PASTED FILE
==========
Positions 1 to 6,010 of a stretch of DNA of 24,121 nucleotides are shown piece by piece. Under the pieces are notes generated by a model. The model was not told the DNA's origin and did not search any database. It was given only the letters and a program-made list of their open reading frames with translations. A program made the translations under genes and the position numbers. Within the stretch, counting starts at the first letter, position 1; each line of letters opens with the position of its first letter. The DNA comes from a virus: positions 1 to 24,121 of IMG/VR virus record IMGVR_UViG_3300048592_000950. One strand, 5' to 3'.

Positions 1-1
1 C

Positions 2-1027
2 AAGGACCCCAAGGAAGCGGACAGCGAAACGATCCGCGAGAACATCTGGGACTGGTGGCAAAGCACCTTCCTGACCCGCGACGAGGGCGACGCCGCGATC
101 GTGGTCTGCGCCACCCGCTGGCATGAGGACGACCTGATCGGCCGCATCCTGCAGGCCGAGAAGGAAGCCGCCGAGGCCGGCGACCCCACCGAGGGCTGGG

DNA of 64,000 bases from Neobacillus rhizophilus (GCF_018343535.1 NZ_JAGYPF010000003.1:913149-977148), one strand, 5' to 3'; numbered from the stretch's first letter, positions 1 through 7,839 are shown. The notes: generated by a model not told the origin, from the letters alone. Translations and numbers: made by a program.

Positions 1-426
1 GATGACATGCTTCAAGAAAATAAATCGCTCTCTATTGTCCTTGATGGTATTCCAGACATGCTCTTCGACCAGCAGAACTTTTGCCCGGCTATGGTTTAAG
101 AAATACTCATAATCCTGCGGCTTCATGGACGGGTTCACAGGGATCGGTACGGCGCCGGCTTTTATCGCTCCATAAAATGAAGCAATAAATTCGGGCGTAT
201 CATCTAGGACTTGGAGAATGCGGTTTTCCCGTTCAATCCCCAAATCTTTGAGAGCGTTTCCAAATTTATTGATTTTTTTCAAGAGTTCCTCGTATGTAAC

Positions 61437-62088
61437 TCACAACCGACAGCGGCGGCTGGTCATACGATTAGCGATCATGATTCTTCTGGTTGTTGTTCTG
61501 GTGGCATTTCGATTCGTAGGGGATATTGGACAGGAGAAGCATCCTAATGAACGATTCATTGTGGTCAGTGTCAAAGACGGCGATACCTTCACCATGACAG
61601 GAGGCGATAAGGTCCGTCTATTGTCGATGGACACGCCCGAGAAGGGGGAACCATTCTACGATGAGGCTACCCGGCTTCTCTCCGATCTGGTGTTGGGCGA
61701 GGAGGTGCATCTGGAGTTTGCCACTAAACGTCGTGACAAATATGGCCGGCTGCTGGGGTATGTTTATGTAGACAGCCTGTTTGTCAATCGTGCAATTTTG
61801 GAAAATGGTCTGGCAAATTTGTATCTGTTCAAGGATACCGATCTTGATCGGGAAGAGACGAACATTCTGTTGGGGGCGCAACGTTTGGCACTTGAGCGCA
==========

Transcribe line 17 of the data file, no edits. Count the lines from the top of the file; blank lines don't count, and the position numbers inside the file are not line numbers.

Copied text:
61801 GAAAATGGTCTGGCAAATTTGTATCTGTTCAAGGATACCGATCTTGATCGGGAAGAGACGAACATTCTGTTGGGGGCGCAACGTTTGGCACTTGAGCGCA